St. Basil urges us to live in God’s presence by seeking solitude. “Solitude provides us with the greatest help toward the achievement, quieting our passions, and giving leisure to our reason to uproot them completely from the soul.”
I find this one of the most difficult aspects of my modern life. Everything around me screams against solitude and unless I intentionally plan for it then it will never happen. I am not sure this is a modern problem, though modern "conveniences" (creature comforts) make it much more difficult in one sense.
To live in God’s presence we must learn to nourish our souls with “divine thoughts.” We do this best when we begin the day with prayer and song he says. We also do this by reading the Bible. “Meditation on the divinely inspired Scriptures is also a most important means for the discovery of duty. The Scriptures not only propose to us counsels for the conduct of life, but also open before us the lives of the blessed handed down in writing as living images for our imitation of life spent in quest of God.”
St. Basil says the Bible provides the remedy we all need. Just as one would go to a drug store to get medicine for the body so we go to Scripture to get medicine for our soul. He uses the story of Joseph, the husband-to-be of Mary the mother of our Lord, to say we learn chastity from him. He is not only a model of self-control but a habitual lover of virtue.
From Basil’s counsel we get a sense of how the early church theologians used Scripture. They did not merely look for doctrines in texts but they looked for medicine dispensed through the narratives of those who lived well.
Basil says we learn from Job how to remain the same, “preserving untarnished his nobility of soul.” Even when his friends came to offer him comfort, by taking advantage of his unfortunate situation, he was not provoked to anger. In turn if one wants to be meek consider King David who was noble in the deeds of war yet gentle and dispassionate in the punishment of his enemies. Such was Moses who rose in great wrath against those offending God but endured with a meek spirit the slanders against himself.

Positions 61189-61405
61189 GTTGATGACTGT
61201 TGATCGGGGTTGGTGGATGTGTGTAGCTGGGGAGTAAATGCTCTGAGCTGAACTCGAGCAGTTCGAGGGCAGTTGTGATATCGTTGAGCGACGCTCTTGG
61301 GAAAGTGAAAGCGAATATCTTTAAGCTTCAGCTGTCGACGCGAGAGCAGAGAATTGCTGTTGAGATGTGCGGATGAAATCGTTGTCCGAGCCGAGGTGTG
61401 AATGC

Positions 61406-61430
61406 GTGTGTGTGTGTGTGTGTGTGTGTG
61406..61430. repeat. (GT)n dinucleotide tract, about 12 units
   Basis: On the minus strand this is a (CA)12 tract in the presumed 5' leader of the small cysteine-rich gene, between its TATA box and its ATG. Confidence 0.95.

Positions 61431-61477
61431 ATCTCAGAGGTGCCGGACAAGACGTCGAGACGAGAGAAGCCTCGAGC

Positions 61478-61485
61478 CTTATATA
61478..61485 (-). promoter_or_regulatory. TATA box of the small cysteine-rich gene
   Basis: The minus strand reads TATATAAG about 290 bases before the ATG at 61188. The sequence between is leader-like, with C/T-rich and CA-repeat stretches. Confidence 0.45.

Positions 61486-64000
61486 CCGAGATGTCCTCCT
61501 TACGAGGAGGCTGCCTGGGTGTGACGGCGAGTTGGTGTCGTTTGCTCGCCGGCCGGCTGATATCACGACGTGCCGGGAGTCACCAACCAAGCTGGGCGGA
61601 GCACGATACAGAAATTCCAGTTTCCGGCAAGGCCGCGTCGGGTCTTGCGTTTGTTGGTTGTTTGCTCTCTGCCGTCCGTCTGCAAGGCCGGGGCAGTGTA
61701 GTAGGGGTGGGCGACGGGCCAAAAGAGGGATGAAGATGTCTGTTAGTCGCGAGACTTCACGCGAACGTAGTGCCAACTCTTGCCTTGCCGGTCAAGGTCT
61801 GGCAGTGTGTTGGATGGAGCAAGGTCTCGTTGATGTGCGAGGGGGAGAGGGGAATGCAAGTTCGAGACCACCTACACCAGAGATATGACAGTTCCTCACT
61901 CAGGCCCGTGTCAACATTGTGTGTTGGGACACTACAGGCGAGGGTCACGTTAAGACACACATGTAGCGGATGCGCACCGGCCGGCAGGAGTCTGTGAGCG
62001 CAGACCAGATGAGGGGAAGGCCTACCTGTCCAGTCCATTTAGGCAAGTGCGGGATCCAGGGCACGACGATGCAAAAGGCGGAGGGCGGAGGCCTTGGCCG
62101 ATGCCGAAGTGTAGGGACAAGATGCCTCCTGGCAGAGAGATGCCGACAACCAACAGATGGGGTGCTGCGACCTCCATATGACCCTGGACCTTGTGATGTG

Finally, we should pray again following our reading of Scripture. We should pray that the Scripture will “take hold upon a fresher and more vigorous soul already stirred to a longing for God.” Our goal is that our earthly thoughts would “cease to interrupt our continual remembrance of Him.”
St. Basil clearly demonstrates the clarity and power of how some of the great Fathers of the Christian Church understood Christian living. For this reason alone we ought to familiarize ourselves with their incredibly fruitful writings. Isn’t it a bit odd that we follow the teachings of modern theologians and ignore the first theologians of the church? These men lived in far more difficult times, were far closer to the origins of the church and in general applied Scripture to the soul in remarkable ways. Our failure to read and appreciate them is our great loss in the twenty-first century. Thankfully a great deal is being done to remove this loss for those who want to read the Fathers for their own growth in grace.